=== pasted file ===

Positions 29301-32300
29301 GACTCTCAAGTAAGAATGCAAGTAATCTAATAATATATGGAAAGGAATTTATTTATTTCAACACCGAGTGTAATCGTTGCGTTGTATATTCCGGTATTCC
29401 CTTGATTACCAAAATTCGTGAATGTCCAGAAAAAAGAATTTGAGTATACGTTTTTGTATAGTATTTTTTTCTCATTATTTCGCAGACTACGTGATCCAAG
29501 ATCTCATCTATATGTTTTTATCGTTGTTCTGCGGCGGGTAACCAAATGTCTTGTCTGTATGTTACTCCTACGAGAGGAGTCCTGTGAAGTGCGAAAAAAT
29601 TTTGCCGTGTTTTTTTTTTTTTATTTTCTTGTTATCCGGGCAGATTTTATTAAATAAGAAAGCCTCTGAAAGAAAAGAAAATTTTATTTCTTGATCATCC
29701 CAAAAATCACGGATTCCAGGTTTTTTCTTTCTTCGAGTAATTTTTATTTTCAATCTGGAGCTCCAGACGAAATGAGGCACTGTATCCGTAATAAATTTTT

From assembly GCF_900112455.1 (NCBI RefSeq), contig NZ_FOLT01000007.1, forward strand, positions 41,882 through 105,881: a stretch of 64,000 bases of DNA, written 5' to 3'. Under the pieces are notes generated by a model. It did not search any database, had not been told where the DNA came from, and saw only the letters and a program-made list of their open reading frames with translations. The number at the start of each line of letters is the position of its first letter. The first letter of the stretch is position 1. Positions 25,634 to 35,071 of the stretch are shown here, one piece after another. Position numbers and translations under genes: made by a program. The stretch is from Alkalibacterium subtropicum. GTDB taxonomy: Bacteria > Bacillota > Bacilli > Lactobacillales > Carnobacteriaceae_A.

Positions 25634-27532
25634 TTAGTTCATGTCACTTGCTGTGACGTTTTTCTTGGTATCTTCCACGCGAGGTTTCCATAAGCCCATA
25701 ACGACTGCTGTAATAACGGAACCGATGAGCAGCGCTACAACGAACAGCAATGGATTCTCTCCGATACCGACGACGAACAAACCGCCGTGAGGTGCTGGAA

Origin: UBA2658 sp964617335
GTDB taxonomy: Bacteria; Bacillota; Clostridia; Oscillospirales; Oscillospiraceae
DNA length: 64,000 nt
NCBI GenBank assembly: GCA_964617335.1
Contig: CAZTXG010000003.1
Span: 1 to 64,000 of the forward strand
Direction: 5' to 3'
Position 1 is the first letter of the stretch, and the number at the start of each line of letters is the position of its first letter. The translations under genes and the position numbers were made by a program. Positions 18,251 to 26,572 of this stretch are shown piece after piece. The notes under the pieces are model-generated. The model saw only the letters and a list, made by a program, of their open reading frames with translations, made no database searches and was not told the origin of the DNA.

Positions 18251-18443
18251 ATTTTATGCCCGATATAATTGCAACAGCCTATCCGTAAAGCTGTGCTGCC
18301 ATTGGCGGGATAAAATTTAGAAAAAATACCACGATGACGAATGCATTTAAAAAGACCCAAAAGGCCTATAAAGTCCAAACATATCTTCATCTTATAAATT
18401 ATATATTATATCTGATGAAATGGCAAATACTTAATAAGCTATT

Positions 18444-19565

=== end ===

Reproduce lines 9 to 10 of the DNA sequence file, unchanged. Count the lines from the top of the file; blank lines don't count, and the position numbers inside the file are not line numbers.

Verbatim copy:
25634 TTAGTTCATGTCACTTGCTGTGACGTTTTTCTTGGTATCTTCCACGCGAGGTTTCCATAAGCCCATA
25701 ACGACTGCTGTAATAACGGAACCGATGAGCAGCGCTACAACGAACAGCAATGGATTCTCTCCGATACCGACGACGAACAAACCGCCGTGAGGTGCTGGAA